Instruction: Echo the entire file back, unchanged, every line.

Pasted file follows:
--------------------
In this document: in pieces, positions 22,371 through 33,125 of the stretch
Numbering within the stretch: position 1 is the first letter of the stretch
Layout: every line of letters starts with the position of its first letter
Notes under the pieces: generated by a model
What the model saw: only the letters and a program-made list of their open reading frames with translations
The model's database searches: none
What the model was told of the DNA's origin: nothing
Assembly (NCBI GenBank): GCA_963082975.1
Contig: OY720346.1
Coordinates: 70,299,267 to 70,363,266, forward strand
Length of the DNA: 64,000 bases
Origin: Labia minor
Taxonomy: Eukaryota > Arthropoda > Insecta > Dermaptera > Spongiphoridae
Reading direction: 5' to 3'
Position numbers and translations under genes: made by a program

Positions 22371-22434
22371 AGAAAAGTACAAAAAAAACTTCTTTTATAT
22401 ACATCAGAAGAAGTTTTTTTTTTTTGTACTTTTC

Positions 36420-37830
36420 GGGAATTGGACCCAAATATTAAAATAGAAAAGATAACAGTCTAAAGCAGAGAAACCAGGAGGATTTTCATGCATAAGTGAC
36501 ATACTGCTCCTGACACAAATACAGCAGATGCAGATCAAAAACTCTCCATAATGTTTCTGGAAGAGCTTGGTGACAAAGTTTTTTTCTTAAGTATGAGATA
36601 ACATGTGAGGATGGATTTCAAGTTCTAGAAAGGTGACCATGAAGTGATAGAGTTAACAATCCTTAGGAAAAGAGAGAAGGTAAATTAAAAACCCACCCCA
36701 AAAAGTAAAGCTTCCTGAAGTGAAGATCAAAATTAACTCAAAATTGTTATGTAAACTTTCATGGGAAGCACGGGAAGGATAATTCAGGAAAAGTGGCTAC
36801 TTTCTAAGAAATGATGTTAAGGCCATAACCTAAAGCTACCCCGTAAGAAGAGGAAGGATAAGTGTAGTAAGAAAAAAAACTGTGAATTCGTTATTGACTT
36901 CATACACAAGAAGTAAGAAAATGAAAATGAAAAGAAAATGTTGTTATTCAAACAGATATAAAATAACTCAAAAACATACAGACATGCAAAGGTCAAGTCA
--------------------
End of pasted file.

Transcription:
In this document: in pieces, positions 22,371 through 33,125 of the stretch
Numbering within the stretch: position 1 is the first letter of the stretch
Layout: every line of letters starts with the position of its first letter
Notes under the pieces: generated by a model
What the model saw: only the letters and a program-made list of their open reading frames with translations
The model's database searches: none
What the model was told of the DNA's origin: nothing
Assembly (NCBI GenBank): GCA_963082975.1
Contig: OY720346.1
Coordinates: 70,299,267 to 70,363,266, forward strand
Length of the DNA: 64,000 bases
Origin: Labia minor
Taxonomy: Eukaryota > Arthropoda > Insecta > Dermaptera > Spongiphoridae
Reading direction: 5' to 3'
Position numbers and translations under genes: made by a program

Positions 22371-22434
22371 AGAAAAGTACAAAAAAAACTTCTTTTATAT
22401 ACATCAGAAGAAGTTTTTTTTTTTTGTACTTTTC

Positions 36420-37830
36420 GGGAATTGGACCCAAATATTAAAATAGAAAAGATAACAGTCTAAAGCAGAGAAACCAGGAGGATTTTCATGCATAAGTGAC
36501 ATACTGCTCCTGACACAAATACAGCAGATGCAGATCAAAAACTCTCCATAATGTTTCTGGAAGAGCTTGGTGACAAAGTTTTTTTCTTAAGTATGAGATA
36601 ACATGTGAGGATGGATTTCAAGTTCTAGAAAGGTGACCATGAAGTGATAGAGTTAACAATCCTTAGGAAAAGAGAGAAGGTAAATTAAAAACCCACCCCA
36701 AAAAGTAAAGCTTCCTGAAGTGAAGATCAAAATTAACTCAAAATTGTTATGTAAACTTTCATGGGAAGCACGGGAAGGATAATTCAGGAAAAGTGGCTAC
36801 TTTCTAAGAAATGATGTTAAGGCCATAACCTAAAGCTACCCCGTAAGAAGAGGAAGGATAAGTGTAGTAAGAAAAAAAACTGTGAATTCGTTATTGACTT
36901 CATACACAAGAAGTAAGAAAATGAAAATGAAAAGAAAATGTTGTTATTCAAACAGATATAAAATAACTCAAAAACATACAGACATGCAAAGGTCAAGTCA